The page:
Quick note: If you're rereading any part of the book and you find sections where words are repeated, I haven't lost my mind - your device is just trying to show you both the old version and the new one! To fix this, try uninstalling and reinstalling Wattpad and that usually sorts everything out!
* * *
The short man removed his felt hat as he looked about the empty cafe. It was dark and gloomy. His tall friend closed the door behind them, eager to shut out the cold wind that had followed them in.
"This place is dead," the tall man said.
"Good," the short one replied. "That means we'll get served quicker."
They approached the bar where nobody waited to serve them. A chalkboard sign hung on the back wall:
THE STRONGEST DRINK WE SERVE IS BLACK COFFEE
"Guess we'd better go somewhere else," the little one joked. He slapped the bar. "Anybody here?"
"Maybe they're closed," his companion offered, but just then a slender woman with red hair emerged from a doorway holding a broom. The two men immediately straightened up, pulled their shoulders back and flashed their uneven smiles.
"We weren't sure you were open," the short one said.
"I'm just closing up," the woman replied. "If you were wanting something to eat, you should try Jack's around the corner."
"Oh, we're not hungry, but we wouldn't mind two of those strong coffees you're offering."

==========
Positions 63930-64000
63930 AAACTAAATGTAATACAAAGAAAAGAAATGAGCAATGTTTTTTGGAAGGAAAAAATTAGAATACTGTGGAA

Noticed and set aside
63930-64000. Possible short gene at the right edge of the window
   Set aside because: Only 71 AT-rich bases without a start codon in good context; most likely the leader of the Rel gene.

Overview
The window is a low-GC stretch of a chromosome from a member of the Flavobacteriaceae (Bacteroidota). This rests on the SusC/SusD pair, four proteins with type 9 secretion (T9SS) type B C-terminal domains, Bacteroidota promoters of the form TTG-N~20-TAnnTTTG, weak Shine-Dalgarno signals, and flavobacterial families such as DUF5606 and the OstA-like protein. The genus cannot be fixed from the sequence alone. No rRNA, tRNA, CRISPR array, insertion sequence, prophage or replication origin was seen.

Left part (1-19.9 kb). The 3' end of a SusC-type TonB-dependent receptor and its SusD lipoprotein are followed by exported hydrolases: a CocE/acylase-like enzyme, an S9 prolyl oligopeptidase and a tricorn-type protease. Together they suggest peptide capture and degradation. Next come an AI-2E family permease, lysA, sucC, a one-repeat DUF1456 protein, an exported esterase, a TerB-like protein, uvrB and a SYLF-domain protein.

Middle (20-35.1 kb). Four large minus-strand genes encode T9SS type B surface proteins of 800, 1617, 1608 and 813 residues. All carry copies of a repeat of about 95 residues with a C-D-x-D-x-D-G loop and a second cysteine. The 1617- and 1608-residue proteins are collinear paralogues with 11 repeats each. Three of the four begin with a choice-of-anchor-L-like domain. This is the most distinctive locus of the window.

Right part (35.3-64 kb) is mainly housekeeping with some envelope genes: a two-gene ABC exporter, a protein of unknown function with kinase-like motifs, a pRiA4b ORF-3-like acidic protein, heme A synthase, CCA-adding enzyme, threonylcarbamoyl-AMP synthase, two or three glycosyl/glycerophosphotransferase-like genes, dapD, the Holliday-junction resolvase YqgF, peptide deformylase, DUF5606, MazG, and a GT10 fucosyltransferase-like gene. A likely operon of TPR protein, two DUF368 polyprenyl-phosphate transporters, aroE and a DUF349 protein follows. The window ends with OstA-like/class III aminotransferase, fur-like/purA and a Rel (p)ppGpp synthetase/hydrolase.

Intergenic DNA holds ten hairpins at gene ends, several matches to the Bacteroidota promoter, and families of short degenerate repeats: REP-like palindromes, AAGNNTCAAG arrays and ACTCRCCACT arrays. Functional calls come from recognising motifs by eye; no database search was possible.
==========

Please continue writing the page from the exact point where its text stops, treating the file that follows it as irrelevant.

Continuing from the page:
"I'm locking the door in three minutes."
"We'll drink fast."
The woman hesitated. She looked from one man to the other, perhaps trying to think of an excuse not to serve them, but instead, she propped her broom against the bar and sauntered back through the doorway. She reemerged seconds later holding two cups of black coffee and placed them on the counter. They weren't steaming.
"Twenty cents," she said.
The tall man reached into his jacket, retrieved a slip of paper, then pinned it to the counter with one finger. A ten dollar bill.
"That sign you've got back there about not having anything stronger than coffee," he said. "That true?"
"So that's what you're after," the woman replied. "Then you're wasting your time. We obey the law here."
"Come on," the short man grinned. He leaned in and lowered his voice. "Everybody knows New York's as dry as Niagara Falls. If you ain't selling booze, you ain't in business."
The tall man pushed the ten dollar bill towards her and left it there for her to take.
"We're not fussy," he said. "We've had a long journey. Just give us a couple of shots of whatever you've got and you can keep the change. Then we'll be on our way."
YOU ARE READING
Manhattan, 1929. The City is on its knees following a devastating crash in the stock market. Thanks to the Prohibition, criminals are making a killing off illegal bars while thousands of honest labourers can't find a single day's work. And in the Bo...